By Tyler McCarthy, ,
Published September 19, 2018
Although they’re puppets, people have speculated for years that “Sesame Street” characters Bert and Ernie are more than just roommates and best friends. However, after a former writer’s comments on the matter, the minds behind the show are setting the record straight.
The debate gained new life when Mark Saltzman, a writer on the show from 1984 to 1998, spoke to Queerty in an interview where he revealed that he always thought of the characters as a “loving couple.”
Saltzman was asked by the outlet directly if the characters were gay, and he recalled reading about a child asking his mother that question. Saltzman, a gay man, said the story made him laugh.
“I always felt that without a huge agenda, when I was writing Bert & Ernie, they were,” he revealed noting that he drew inspiration from his relationship with film editor Arnold Glassman. “I didn’t have any other way to contextualize them. The other thing was, more than one person referred to Arnie & I as ‘Bert & Ernie.’”
He continued: “Because how else? That’s what I had in my life, a Bert & Ernie relationship. How could it not permeate? The things that would tick off Arnie would be the things that would tick off Bert. How could it not? I will say that I would never have said to the head writer, ‘oh, I’m writing this, this is my partner and me.’”
Although Saltzman wrote for “Sesame Street” for many years, it’s worth noting that he did not create the characters, he merely wrote for them and several others in his long career. He also never made a canonical declaration, only gave insight into his writing process. Still, many took his words as confirmation of the long-running rumor that the characters are more than just roommates.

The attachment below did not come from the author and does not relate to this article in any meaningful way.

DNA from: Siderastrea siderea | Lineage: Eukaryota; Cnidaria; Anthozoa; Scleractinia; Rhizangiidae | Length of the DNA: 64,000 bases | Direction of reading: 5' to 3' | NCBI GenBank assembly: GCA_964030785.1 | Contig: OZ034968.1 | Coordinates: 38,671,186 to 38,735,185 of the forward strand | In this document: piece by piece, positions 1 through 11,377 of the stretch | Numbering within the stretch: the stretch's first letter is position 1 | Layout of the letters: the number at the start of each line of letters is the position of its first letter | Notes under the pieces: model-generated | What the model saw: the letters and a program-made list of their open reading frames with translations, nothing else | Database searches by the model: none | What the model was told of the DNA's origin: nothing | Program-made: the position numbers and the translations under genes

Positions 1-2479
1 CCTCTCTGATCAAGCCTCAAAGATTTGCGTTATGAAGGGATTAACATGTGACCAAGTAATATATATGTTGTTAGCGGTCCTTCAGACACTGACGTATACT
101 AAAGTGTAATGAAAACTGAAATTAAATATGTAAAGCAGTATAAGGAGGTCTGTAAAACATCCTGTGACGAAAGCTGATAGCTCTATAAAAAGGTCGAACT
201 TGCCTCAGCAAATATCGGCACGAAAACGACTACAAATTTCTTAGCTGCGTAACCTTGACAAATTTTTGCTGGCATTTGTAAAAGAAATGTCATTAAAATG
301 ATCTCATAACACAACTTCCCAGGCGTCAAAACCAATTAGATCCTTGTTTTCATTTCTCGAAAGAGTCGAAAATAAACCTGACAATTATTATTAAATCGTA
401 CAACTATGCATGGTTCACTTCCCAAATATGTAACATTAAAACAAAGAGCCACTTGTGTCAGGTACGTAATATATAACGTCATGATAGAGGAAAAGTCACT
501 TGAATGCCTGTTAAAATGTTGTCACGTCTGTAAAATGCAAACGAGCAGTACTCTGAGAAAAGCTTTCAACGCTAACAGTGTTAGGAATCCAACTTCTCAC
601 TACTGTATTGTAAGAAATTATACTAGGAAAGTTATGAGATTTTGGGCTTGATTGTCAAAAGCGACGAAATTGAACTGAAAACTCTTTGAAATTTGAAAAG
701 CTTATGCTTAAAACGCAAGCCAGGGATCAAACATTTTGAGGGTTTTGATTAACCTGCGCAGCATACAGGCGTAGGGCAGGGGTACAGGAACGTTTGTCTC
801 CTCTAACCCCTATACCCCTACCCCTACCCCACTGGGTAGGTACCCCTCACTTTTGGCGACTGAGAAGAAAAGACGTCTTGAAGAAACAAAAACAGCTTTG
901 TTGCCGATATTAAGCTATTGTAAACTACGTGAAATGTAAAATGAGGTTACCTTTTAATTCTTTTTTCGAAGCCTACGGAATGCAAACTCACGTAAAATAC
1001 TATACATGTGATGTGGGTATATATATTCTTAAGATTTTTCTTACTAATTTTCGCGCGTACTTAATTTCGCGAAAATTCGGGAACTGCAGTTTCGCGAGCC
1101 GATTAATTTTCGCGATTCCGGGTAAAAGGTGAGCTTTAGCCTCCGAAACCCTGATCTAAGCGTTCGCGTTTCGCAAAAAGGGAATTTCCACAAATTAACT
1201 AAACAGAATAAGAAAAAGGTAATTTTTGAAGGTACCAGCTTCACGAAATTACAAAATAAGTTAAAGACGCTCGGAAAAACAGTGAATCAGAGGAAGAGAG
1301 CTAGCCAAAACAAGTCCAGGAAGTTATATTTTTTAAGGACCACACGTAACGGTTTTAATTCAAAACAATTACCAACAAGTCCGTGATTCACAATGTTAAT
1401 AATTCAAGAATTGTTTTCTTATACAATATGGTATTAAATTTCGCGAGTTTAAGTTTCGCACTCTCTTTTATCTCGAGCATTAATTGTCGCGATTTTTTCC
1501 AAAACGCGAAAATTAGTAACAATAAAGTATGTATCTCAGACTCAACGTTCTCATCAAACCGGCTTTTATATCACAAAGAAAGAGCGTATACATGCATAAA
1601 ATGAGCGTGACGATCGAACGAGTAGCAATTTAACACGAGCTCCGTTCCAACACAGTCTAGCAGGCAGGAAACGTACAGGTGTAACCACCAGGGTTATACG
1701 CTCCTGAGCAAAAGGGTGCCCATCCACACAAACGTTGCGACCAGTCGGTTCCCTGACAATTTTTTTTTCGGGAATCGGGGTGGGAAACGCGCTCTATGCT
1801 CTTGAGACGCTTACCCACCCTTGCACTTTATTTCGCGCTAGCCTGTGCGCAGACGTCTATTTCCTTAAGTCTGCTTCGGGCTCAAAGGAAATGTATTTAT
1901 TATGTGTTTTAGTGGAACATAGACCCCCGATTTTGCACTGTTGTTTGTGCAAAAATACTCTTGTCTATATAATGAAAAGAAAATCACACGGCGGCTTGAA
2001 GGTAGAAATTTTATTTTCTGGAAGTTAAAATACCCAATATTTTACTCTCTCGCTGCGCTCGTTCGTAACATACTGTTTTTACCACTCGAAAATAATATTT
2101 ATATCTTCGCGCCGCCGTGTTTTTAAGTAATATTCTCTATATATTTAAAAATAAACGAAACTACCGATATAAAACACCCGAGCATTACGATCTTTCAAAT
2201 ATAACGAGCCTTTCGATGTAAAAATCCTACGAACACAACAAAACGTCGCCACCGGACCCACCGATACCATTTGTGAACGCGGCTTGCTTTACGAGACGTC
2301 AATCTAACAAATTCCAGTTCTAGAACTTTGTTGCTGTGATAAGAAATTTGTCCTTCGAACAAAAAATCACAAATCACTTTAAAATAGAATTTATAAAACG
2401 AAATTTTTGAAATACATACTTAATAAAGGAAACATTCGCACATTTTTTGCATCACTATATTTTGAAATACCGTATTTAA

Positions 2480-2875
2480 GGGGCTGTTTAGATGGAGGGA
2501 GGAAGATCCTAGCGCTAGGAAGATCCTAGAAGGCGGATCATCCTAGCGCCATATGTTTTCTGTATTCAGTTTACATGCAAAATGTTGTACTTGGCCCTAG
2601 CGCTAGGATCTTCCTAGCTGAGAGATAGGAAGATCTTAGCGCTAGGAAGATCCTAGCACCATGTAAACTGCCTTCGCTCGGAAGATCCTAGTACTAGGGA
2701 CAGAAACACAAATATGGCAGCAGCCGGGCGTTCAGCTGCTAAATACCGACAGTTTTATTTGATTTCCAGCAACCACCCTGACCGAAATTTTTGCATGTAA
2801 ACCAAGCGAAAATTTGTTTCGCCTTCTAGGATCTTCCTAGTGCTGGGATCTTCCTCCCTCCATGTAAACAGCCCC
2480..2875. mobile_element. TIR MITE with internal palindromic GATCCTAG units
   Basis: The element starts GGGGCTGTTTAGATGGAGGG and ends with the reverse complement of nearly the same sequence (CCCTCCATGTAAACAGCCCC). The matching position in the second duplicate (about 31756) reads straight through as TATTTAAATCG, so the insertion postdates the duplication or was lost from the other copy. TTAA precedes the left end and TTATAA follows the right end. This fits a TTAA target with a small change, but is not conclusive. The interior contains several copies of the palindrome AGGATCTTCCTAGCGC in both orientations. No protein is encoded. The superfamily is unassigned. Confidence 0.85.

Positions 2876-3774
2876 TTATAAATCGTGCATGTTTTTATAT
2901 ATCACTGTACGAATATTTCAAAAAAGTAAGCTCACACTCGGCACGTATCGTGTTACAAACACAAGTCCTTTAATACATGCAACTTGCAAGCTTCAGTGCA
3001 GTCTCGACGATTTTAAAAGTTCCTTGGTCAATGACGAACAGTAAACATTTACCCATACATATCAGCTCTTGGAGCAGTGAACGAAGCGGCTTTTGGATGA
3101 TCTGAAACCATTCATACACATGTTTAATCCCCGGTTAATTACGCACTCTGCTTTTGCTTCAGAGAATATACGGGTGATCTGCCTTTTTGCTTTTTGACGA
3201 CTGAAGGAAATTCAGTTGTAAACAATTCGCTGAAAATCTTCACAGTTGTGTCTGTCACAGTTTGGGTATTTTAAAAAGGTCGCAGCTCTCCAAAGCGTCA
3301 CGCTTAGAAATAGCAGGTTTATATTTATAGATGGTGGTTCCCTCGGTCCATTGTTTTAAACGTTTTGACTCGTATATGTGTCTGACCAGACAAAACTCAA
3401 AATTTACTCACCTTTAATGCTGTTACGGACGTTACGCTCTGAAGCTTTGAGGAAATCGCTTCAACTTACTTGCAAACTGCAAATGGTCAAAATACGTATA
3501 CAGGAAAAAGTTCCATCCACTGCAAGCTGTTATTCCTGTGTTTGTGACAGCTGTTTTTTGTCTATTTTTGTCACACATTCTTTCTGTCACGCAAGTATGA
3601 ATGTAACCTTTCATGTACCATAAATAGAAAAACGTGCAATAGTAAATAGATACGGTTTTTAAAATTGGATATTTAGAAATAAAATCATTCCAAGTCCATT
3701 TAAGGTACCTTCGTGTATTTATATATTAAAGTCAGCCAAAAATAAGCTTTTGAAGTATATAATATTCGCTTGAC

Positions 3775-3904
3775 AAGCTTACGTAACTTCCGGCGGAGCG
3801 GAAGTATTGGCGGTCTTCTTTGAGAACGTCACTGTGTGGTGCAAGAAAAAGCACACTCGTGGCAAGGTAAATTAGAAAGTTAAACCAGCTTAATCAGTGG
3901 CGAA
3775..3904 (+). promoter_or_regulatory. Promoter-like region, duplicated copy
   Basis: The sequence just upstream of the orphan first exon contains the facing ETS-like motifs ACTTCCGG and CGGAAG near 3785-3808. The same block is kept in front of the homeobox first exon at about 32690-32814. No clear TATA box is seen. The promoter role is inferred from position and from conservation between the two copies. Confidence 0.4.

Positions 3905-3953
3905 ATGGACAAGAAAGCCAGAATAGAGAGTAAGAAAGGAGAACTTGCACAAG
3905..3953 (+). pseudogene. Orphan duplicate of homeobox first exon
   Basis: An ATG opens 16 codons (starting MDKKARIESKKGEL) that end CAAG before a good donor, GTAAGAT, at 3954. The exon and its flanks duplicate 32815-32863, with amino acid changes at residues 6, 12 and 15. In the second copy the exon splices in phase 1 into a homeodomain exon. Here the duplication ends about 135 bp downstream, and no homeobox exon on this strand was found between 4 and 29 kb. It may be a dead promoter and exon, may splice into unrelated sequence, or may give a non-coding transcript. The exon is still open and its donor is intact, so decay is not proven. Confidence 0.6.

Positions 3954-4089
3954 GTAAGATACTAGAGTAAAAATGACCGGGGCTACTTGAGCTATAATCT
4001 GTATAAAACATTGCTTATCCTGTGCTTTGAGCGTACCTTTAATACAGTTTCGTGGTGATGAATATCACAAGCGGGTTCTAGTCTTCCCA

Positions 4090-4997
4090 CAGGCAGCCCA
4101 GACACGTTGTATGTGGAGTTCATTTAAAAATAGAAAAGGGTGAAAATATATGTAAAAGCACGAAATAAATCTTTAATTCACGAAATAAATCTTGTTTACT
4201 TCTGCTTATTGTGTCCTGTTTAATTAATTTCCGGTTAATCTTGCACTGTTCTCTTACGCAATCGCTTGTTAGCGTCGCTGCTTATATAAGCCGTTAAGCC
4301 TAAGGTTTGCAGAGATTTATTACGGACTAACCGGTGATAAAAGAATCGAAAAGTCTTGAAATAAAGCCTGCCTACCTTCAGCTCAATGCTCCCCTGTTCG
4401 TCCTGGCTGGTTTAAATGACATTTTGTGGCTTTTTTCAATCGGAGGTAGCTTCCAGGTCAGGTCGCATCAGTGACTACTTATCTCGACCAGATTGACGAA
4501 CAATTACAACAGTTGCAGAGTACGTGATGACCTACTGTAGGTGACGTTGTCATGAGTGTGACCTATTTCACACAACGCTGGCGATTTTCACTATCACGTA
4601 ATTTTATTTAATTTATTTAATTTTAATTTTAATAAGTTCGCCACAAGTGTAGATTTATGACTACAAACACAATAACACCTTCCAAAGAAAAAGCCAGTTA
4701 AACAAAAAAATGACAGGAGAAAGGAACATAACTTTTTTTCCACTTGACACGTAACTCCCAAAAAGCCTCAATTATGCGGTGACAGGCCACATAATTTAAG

However, to quell rampant speculation about the “Sesame Street” canon, Sesame Street Workshop, which runs the children’s show, released a tweet explaining that the characters are meant to be without sexual orientation.
“As we have always said, Bert and Ernie are best friends. They were created to teach preschoolers that people can be good friends with those who are very different from themselves. Even though they are identified as male characters and possess many human traits and characteristics (as most ‘Sesame Street’ Muppets do), they remain puppets, and do not have sexual orientation.”
The show is still on the air after its initial debut in 1969. As a result of its long run, Saltzman is hardly the first to address the idea that Bert and Ernie are a gay couple. However, the tweet from Sesame Street Workshop on Tuesday confirms that the answer to whether they are gay or straight is a resounding, “neither.”